“There is a housing crisis in Connecticut,” Dobin notes. “Skyrocketing prices help sellers. But they make it more expensive to live anywhere — not just Westport, but everywhere.” Home buyers and renters in many occupations — teachers, police officers, firefighters, CVS and Stop & Shop workers, and plenty more — find it increasingly difficult to live any place.

“Westporters should understand that because of state law, local zoning is a suggestion. It’s not a promise,” Dobin says.

“When we bought our first house in Coleytown, we thought intense development would be impossible. Well, it is possible.”

Local zoning laws may not protect development, even in areas zoned for single-family homes.

Just how possible depends on many factors. Dobin says the P&Z is working to manage as many of them as they can.

One of the biggest fears of new development is increased traffic. Under 8-30g, that’s not an area of discussion.

To Westporters, who know that a 10-minute trip can now stretch to 30, it is a quality of life issue. To affordable housing advocates, it’s inconsequential.

Some residents blame new apartment buildings for increasing traffic woes. Dobin is not sure.

She cites apps like Waze, which reroutes cars from highways onto local roads; the change in school start times, which forces parents to pick children up themselves to drive them to after-school activities, and more people working from home, which puts more cars on the streets throughout the day.

There are many reasons for increased traffic in town. (Photo/David Waldman)

In the long debate over the Hiawatha Lane project, increased traffic in an already clogged area loomed large for locals. But 8-30g rendered discussions moot.

That Summit Saugatuck development changed forms many times. Originally 40 units, it ballooned to 187 when it became an 8-30g proposal. Eventually, the town and developer settled on 157.

“I see that as a lesson: Litigating doesn’t always leave us in a better place,” Dobin says.

She favors a collaborative approach, in which “developers work with the town, to plan right-sized projects.” That means, she says, “2- or 3-story buildings, with a mix of studios, and 1-, 2- and 3-bedroom apartments.”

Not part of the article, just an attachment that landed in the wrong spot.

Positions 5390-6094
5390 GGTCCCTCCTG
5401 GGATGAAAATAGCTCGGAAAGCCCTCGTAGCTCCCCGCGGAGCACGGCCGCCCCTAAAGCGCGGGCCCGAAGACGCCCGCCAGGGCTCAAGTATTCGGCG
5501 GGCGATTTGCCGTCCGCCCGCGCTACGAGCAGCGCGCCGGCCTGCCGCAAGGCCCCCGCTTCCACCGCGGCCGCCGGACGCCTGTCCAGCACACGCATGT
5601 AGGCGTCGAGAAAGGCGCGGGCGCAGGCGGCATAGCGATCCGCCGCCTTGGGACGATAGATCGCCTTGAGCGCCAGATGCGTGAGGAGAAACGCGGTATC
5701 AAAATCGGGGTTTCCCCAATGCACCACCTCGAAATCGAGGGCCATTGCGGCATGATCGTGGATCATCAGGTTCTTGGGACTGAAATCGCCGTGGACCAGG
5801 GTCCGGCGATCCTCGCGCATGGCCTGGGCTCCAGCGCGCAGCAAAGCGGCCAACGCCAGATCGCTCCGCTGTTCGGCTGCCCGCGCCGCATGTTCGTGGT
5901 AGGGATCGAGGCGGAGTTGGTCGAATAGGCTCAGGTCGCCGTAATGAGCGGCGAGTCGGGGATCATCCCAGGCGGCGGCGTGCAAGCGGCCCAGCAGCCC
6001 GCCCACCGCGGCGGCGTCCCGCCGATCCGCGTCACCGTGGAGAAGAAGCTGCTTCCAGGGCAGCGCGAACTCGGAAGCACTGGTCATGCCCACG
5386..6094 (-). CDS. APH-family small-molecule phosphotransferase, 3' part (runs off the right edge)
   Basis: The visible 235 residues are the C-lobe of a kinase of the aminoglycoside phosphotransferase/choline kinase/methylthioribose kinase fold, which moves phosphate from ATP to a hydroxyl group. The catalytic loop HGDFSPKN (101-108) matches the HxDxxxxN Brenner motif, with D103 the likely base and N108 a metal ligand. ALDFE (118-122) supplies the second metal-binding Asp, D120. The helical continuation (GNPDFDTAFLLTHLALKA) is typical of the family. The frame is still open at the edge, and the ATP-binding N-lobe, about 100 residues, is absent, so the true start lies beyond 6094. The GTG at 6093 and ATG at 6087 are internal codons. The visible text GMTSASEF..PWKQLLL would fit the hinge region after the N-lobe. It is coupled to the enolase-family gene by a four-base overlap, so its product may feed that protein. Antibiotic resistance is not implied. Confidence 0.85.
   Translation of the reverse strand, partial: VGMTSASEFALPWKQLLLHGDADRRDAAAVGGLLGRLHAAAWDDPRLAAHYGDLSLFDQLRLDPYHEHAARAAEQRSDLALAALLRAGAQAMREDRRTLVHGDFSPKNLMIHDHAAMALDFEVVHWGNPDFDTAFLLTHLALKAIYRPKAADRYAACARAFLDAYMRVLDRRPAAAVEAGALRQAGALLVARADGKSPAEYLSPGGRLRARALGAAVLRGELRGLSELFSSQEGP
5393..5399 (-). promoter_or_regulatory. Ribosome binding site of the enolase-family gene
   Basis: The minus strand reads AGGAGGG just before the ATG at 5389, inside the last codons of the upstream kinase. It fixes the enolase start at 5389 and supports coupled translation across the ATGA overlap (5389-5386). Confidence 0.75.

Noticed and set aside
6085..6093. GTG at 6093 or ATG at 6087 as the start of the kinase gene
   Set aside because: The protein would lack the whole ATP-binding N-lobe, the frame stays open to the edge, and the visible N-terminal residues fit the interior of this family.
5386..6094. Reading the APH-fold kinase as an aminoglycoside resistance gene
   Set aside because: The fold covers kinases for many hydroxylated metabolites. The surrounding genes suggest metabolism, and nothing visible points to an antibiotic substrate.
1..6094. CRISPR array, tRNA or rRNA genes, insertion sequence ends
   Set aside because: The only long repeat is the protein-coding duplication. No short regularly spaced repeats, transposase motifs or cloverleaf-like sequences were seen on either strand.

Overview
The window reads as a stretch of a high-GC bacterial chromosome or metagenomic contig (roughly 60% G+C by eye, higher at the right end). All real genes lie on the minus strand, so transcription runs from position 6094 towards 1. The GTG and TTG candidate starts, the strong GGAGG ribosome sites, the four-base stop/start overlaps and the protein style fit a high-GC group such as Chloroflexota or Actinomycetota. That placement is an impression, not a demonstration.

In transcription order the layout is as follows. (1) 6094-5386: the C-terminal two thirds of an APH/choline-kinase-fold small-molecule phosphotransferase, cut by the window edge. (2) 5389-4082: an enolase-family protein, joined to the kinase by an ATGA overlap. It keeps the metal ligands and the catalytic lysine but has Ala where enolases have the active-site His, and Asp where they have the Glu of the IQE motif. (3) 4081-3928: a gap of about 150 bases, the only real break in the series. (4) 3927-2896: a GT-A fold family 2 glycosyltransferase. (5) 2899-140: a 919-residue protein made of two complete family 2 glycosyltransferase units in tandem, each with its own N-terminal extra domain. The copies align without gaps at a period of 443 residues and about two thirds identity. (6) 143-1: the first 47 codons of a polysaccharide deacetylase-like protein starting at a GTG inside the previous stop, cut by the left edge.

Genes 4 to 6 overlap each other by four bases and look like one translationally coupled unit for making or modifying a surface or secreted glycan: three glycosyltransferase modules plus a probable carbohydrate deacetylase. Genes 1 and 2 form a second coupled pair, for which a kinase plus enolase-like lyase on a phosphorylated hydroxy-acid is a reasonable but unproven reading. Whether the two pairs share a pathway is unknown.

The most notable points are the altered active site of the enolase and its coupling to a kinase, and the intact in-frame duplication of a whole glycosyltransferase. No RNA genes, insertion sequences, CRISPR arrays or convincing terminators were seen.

Collaboration has resulted in such buildings as 1177 Post Road East, where 30% of the units are affordable and whose renters include older Westporters who downsized, a school principal and state senator; the Westporter, at foot of Long Lots Road, and Belden Place, a “beautiful” downtown apartment with 20% affordable units.

Belden Place is the site of new apartments.

Dobin says that beyond “affordable” units, market-rate apartments are still less expensive than single-family homes.

“These are our neighbors,” she says, citing a recent divorced mother who can afford to remain here only because of the new apartments.

Dobin notes that 1480 Post Road East, at the former site of a septic tank company, enjoyed the support of neighbors living on the private road directly behind. Neighbors also supported the current renovation of the Men’s Wearhouse property, near Colonial Road.

“Residents come in with concerns about height and traffic,” Dobin says. “If it’s within our purview, we can have a real say. Sometimes though, it isn’t.”

There can be tradeoffs. Developers can propose off-site affordable housing, as was done with The Mill on Richmondville Avenue (which included the renovation of a historic home on Riverside Avenue, where all the units are affordable for adults with disabilities, and most are deed restricted to asssist people at the 40% state median income level), and Bankside on Wilton Road (with off-side affordable housing on Church Lane).

136 Riverside Avenue. now housing adults with disabilities. Off-site affordable housing is part of the new Mill project.

The P&Z is approving projects like these for 2 reasons, Dobin says: “Because it is the right thing to do, and because in the state of Connecticut we have no option not to. The question is this: Who do you want to be in charge of the process, the P&Z or an outside developer?

“We understand reality. We’ll do our best to plan appropriate housing, in a bipartisan way that works for neighbors and doesn’t make traffic too much worse.”

Westport’s new apartments “are not massive developments,” Dobin says. “This is not Stamford. But if we don’t do this, there will be 8-30g proposals like Harbor Point, or Metro Center in Fairfield. Those are 10 or 12 stories. That’s massive.”

She adds, “If we don’t plan proactively for diverse housing, developers will do it for us. And they’ll do it with much larger buildings, in areas not designed for it and with no public transportation.

Dobin has heard complaints from residents who hate Westport’s new apartments. But, she says, “many more people tell me they understand what the P&Z is trying to accomplish. They’re happy to live in a community that wants to create diverse opportunities, that’s welcoming and inclusive. Most people I meet are delighted to be in a town that rolls out the welcome mat to newcomers.”

The national spotlight will continue to shine on Connecticut’s housing crisis. Whether the focus is on Westport or not is, in many ways, up to us.

(For more information, click here for the Connecticut Magazine story; click here for the New York Times piece.)

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Roundup: Affordable Housing; Car Thefts, Traffic, Tax …

The Planning and Zoning Commission adopted a 5-year affordable housing plan last night. The bipartisan vote was 5-0, with 2 abstentions.

Highlights include: